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The Choptank keeps its liquor license despite complaint from Fells Point residents

Baltimore’s liquor board voted to renew the liquor license for The Choptank on Thursday over the objections from a group of Fells Point residents who lobbied to have the restaurant’s license revoked.

In a petition received by the liquor board last March, residents complained that the establishment, which opened in 2019 in the south shed of the former Broadway Market, broadcast loud music from numerous speakers in the neighborhood late at night. They said the noise came after owner Alex Smith had promised residents any sounds from the restaurant would be limited to “casual conversation” and “people pounding crabs with mallets.”

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In Thursday’s hearing longtime Fells Point resident Glenn Moomau, whose wife co-owns neighboring Penny Black, testified that music blasting from the restaurant’s sound system had disturbed him and neighbors late at night. Shakespeare Street resident Mara O’Connell said that music from the venue was so loud that, “you have to almost yell to talk to people around you.” She added, “it’s not the way Fells Point does things. We’re neighbors.”

According to the petition, residents called 311 to complain about the restaurant 28 times since October 2019. But none of those calls resulted in a violation.

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Under city rules, businesses must file to renew their liquor licenses each March. If or more residents object to the renewal, that automatically triggers a hearing before the commissioners.

Smith outright denied that noise had been a problem, saying it was a mostly family-oriented restaurant that attracted drinkers later at night. He said noise in the neighborhood resulted from surrounding bars and traffic including dirt bikes outside. “You can’t even hear the Choptank. It’s never been an issue. Ever.”

The Choptank is owned by Smith’s Atlas Restaurant Group, which also owns 13 other establishments in Baltimore, including another Fells Point bar, The Admiral’s Cup, which he purchased last year. Business partner Darin Mislan also spoke on the restaurant’s behalf.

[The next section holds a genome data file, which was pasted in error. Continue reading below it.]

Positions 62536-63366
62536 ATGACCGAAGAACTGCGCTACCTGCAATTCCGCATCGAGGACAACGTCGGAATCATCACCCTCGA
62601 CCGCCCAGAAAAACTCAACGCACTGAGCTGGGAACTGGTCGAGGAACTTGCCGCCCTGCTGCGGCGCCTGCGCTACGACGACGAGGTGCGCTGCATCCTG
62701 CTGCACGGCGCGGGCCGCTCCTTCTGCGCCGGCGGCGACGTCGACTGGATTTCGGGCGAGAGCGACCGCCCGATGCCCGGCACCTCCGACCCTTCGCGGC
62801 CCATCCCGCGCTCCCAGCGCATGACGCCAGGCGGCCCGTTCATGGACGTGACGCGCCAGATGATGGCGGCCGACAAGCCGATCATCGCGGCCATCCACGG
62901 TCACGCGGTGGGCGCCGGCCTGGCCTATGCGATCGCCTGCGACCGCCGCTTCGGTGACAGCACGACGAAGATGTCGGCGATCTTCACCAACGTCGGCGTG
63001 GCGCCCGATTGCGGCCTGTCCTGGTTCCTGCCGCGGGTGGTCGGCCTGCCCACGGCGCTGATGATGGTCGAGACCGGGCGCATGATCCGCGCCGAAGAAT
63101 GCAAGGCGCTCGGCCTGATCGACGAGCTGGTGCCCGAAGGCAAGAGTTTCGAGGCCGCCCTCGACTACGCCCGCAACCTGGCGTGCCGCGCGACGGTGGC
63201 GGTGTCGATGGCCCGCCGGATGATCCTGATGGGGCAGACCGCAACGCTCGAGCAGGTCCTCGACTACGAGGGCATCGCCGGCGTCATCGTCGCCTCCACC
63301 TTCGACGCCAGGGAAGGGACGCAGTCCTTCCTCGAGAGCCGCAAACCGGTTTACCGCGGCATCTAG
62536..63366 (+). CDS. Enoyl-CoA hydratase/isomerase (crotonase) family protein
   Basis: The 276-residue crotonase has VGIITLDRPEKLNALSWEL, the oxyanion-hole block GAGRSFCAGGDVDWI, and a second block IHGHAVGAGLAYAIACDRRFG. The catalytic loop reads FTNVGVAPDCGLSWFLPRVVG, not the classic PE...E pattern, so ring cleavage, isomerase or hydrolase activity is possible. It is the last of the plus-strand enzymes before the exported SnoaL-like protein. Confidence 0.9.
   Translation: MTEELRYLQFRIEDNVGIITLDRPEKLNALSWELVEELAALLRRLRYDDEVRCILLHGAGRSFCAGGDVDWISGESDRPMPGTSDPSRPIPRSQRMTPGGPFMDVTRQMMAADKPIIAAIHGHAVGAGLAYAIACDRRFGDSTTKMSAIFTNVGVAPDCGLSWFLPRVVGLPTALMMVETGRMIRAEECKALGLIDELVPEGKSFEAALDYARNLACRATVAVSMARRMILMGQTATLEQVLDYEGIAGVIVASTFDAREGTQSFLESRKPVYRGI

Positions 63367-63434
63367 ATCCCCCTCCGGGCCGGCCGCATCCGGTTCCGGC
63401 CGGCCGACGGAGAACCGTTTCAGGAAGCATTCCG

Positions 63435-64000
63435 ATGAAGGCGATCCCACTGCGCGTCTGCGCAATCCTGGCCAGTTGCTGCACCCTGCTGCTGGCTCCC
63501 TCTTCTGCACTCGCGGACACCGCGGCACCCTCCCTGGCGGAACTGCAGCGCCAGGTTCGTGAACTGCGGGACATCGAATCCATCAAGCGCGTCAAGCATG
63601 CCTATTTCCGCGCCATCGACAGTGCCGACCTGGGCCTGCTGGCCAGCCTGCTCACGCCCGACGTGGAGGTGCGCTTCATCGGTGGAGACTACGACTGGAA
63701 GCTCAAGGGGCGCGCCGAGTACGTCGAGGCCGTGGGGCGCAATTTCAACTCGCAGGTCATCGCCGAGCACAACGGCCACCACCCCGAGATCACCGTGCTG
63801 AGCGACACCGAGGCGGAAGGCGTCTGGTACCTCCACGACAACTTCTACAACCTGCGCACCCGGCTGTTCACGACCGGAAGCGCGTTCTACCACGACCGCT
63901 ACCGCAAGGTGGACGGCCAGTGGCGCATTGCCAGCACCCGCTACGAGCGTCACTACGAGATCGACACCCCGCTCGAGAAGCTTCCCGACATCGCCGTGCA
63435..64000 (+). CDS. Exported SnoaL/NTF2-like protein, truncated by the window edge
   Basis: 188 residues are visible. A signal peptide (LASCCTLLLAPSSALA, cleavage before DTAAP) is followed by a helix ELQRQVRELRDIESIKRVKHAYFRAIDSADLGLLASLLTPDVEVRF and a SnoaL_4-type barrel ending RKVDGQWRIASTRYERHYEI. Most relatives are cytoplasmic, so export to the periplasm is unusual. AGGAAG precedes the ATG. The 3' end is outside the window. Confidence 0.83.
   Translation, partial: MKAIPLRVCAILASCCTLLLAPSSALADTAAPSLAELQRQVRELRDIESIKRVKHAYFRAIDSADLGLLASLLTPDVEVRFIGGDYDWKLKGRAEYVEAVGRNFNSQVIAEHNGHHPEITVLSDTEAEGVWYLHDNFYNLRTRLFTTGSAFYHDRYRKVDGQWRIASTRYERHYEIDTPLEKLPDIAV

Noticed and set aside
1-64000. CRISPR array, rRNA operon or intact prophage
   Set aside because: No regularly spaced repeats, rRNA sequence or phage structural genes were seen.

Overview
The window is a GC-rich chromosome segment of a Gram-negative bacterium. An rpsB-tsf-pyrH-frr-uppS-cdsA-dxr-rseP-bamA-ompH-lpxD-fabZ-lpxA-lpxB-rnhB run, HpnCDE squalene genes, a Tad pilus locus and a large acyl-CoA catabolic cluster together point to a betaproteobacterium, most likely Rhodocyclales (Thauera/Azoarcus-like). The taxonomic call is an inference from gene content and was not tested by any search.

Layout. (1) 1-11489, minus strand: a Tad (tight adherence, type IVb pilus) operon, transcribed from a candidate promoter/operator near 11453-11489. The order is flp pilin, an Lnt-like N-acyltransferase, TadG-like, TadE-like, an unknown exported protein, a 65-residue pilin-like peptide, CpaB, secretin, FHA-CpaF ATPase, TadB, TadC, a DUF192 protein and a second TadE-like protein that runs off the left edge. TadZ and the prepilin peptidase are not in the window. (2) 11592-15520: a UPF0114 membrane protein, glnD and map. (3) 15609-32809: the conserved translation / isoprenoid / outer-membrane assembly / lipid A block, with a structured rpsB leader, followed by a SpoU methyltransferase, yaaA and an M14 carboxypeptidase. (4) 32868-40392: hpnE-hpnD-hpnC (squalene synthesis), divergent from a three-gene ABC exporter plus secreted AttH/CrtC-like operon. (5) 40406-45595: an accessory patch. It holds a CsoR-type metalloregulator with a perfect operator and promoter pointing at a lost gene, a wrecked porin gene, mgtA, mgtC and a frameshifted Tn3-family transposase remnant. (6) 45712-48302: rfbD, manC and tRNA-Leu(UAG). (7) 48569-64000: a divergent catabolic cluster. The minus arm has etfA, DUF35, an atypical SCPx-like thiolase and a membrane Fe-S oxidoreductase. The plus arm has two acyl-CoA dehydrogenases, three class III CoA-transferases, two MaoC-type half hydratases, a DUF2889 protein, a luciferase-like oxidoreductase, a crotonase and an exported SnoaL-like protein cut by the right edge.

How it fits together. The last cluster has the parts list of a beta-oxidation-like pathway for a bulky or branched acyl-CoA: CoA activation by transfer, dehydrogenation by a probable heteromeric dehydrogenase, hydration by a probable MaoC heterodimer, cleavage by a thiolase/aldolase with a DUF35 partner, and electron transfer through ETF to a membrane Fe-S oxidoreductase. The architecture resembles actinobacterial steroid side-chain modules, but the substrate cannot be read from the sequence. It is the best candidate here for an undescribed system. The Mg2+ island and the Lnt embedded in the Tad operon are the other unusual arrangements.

Smith said 311 calls had sent inspectors to visit the restaurant as far back as 2018, the year before it opened.

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Attorney for the residents, Becky Witt, said that their goal was not necessarily to shut the business down, but for Smith to follow up with the promises he made at the restaurant’s initial hearing for a liquor license. “We want the licensee to do what he promised to do under oath.”

Smith’s attorney, Scott Marder, countered that neighboring bars and restaurants also featured bands and speakers. “They’re being inspected constantly … not one violation,” he said.

Calling the witnesses for both sides biased, board commissioner Albert Matricciani said that “there’s no specific evidence that Choptank is the primary source of noise” in the area, but encouraged Smith and the residents to try harder to come to a compromise.

After residents had asked the restaurant to remove all its outdoor speakers, The Choptank said they would do so only if every other establishment in the area did so as well. “That doesn’t strike me as any good faith negotiations,” Matricciani said.

The Choptank previously fell under fire for its dress code, which it revised after criticism that it discriminated against clothing often worn by Black patrons. Others have since come forth with allegations of racism at the restaurant group, in particular after a manager barred a Black child from entry at their Ouzo Bay restaurant in Harbor East.

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